Bloody hell, I must be getting old! When Jon asked me what I wanted to do for my birthday, rather than suggesting an all-day bender, I opted for an outing to a National Trust property, Powis Castle in North Wales.
Yesterday was exactly ten years to the day that we'd visited St George's Fort in Chennai, once the official residence of the Governor of Madras, Edward Clive (1754 - 1839). Powis Castle was Clive's British seat. Okay, Wales wasn't quite as tropical as Tamil Nadu but at least we didn't have to run the gauntlet of street vendors, beggars, pi dogs and Madam, Madam, just one photo, please.
First stop was the Clive Museum located in the old library, housing over three hundred Indian artifacts acquired by Edward Clive and his father, Robert (better known as Clive of India). I shan't go into the ethics of how a large part of the collection was acquired, if you've read much Indian history you'll already know that Clive was a complete and utter Tory bastard (William Dalrymple's essay is a wonderful starting point) . It was great to finally see Tipu Sultan's tent, previously on loan to the V&A for their Fabric of India exhibition, although I did think I could make a fab dress from it (it's massive, surely they wouldn't miss a tiny corner?)
The castle dates back to the 13th Century and, unlike nearby castles which were built by the English to subdue the Welsh, Powis Castle was the fortress of a dynasty of Welsh princes.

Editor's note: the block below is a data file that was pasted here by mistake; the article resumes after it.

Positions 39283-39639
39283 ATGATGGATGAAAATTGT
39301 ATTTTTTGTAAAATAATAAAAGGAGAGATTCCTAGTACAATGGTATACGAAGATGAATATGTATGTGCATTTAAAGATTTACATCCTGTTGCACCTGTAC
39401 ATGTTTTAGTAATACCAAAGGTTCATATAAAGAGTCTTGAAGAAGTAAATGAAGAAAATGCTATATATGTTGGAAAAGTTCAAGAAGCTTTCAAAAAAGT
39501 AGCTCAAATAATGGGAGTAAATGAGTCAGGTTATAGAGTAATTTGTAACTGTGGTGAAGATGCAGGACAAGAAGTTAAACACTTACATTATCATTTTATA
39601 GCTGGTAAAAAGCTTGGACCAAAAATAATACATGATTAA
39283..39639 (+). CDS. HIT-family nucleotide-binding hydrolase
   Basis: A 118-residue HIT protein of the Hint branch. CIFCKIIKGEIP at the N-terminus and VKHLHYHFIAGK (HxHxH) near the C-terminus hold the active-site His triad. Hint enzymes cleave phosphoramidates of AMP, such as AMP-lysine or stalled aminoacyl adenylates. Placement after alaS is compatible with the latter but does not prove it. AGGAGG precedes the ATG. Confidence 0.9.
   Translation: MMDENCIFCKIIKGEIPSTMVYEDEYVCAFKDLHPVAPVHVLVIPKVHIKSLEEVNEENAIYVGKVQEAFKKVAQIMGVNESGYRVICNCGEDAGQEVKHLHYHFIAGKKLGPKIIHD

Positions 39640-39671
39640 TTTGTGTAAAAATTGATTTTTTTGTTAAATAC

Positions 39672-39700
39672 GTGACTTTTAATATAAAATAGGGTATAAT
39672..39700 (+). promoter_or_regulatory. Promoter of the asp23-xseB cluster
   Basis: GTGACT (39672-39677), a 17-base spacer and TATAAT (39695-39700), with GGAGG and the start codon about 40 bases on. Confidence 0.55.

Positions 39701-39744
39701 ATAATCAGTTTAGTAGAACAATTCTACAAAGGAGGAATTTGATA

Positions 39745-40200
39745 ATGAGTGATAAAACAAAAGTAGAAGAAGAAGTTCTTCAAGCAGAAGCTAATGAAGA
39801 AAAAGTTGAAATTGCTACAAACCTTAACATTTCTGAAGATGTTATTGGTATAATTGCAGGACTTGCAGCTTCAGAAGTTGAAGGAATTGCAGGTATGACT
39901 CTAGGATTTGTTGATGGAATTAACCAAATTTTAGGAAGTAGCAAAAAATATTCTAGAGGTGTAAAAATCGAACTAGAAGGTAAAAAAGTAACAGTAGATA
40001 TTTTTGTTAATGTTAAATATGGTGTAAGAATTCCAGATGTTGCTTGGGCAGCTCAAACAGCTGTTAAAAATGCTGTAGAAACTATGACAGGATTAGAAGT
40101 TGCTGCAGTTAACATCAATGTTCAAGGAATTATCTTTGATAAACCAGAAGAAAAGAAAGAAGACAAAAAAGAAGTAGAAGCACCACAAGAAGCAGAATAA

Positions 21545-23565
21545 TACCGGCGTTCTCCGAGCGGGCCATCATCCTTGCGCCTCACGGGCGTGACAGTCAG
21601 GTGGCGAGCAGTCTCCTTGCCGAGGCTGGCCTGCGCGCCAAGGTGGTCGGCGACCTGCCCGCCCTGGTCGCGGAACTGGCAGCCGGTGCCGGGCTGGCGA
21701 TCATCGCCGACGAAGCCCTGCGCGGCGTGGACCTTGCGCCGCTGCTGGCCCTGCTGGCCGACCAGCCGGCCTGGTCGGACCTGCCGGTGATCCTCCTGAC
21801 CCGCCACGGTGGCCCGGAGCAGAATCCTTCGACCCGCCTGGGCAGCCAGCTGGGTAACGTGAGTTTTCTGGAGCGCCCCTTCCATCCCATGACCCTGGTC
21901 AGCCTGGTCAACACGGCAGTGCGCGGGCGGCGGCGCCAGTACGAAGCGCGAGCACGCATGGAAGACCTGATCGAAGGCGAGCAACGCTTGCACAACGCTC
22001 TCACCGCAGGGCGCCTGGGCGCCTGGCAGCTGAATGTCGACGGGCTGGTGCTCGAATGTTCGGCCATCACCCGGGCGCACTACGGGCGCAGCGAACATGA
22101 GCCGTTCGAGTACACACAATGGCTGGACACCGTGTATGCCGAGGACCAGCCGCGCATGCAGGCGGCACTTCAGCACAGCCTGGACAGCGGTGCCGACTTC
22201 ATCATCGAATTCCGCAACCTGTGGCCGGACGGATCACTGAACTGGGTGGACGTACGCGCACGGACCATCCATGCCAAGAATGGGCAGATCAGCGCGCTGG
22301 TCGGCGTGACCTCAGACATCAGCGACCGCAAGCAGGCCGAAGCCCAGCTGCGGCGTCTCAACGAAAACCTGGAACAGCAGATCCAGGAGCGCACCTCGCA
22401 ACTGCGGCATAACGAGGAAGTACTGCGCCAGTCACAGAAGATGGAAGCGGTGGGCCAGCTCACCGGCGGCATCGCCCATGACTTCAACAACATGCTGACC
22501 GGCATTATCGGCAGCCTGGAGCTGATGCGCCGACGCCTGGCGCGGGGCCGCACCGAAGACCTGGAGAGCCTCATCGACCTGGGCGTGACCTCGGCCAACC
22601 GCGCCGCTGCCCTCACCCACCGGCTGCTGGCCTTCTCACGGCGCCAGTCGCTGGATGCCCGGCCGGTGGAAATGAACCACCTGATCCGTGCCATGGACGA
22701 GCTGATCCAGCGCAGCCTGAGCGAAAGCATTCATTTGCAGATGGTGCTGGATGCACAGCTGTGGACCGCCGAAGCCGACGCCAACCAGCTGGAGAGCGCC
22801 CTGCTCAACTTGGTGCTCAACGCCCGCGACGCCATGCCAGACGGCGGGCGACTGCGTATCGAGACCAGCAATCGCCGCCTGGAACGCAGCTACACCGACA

Like many properties, inside photos weren't allowed. It can be a good thing, I think. You can enjoy the moment rather than feeling pressurised into taking decent blog photos.
When we arrived there were deer loitering around the car park, like a gang of teenagers outside a chip shop. The volunteers told us that they get fed during the winter as conditions make it tough for them to forage for food, so they hang around all day waiting for tidbits. Of course, the moment we attempted to take a photo, the little sods did a runner.
The peacocks were also ridiculously tame. One of the volunteers had to keep chasing them out of the castle with a broom.
Pom-pom alert! Look away now, Frank!
In the month leading up to Xmas the castle's gardens are illuminated. I loved how even the tiniest of spaces were strung with fairy lights and wicker baubles, it must have taken them months.
It was good to see traces of India in the planting with banana trees and palms dotted around the more traditional foliage.
These yew trees apparently date back to the 18th Century. I love how they've been clipped.
Guess what? We had such a fab time exploring that we only went and signed up for a years' National Trust membership. Middle-aged respectability albeit in false eyelashes, 4 inch heels, junk jewellery and a psychedelic wardrobe.
Cultured out and freezing cold we made our way back over the border, home. Later on we met the gang in town and went for a bostin' slap-up dinner at Basil of Anatolia, Walsall's new Turkish restaurant, which led to a few too many in 'Spoons afterwards and not rolling out of bed until 11.30 this morning. (Don't tell my brother there's a photo of him on my blog, he'll kill me!)
Judging by yesterday, I think 50 is going to be fun.
Thank you so much for all the birthday messages, you lot totally rock!